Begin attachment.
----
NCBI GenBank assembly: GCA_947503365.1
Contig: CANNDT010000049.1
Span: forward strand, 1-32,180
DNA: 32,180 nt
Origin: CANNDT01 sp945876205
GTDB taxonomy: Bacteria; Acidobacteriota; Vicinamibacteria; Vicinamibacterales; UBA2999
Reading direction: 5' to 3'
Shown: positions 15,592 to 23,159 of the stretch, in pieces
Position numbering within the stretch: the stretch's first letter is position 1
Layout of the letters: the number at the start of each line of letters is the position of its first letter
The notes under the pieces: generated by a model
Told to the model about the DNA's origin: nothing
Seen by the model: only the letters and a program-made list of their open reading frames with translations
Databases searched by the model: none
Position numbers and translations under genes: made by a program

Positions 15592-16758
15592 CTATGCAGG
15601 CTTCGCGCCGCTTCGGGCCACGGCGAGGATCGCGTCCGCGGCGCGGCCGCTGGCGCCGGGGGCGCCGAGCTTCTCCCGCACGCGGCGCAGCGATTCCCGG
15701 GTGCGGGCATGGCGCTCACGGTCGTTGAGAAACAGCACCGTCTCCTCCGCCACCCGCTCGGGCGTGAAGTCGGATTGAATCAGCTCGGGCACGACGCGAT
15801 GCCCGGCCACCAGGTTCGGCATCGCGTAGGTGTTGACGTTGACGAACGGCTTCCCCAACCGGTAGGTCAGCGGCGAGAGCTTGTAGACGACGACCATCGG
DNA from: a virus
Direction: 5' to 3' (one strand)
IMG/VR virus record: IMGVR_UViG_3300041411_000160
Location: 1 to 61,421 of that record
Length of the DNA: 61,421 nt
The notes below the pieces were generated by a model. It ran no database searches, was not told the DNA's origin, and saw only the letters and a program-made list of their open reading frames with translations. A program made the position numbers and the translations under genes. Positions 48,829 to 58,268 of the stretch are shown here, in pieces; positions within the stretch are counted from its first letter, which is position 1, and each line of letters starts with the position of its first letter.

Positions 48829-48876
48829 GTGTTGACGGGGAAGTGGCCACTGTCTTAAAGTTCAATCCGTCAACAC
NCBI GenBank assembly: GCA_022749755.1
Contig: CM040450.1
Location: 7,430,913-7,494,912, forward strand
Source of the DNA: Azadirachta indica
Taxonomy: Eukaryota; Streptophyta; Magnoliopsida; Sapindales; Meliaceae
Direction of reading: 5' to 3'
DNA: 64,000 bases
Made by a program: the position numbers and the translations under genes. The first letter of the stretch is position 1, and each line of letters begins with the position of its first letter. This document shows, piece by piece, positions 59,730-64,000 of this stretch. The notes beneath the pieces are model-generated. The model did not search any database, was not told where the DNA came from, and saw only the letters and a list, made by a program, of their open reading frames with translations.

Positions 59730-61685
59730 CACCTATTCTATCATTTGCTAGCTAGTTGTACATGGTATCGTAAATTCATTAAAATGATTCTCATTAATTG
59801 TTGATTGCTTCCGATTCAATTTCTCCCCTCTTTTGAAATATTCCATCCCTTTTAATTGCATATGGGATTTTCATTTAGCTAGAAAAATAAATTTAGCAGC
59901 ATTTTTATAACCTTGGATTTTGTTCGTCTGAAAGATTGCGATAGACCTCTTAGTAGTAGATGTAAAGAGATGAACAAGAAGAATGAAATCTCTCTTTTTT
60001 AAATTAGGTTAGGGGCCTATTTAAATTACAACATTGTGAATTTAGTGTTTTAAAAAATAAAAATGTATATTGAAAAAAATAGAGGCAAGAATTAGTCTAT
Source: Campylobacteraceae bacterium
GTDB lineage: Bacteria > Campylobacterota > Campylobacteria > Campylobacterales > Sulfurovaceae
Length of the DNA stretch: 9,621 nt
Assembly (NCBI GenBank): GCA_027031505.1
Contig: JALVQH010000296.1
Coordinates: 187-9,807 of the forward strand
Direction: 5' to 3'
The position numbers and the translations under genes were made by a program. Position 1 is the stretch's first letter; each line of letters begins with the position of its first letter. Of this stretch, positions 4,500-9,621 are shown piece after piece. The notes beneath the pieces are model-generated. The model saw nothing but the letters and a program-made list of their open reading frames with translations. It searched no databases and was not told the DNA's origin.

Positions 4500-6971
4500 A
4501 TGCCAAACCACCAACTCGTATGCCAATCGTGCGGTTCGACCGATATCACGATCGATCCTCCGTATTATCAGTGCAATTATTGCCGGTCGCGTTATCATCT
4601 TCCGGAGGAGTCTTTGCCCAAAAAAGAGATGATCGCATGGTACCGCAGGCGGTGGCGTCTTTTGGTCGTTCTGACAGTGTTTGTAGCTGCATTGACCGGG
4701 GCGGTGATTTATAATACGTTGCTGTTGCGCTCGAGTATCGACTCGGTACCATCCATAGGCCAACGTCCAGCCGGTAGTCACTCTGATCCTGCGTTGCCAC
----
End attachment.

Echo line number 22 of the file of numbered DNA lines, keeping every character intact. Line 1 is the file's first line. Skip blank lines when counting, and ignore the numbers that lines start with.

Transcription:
Direction: 5' to 3' (one strand)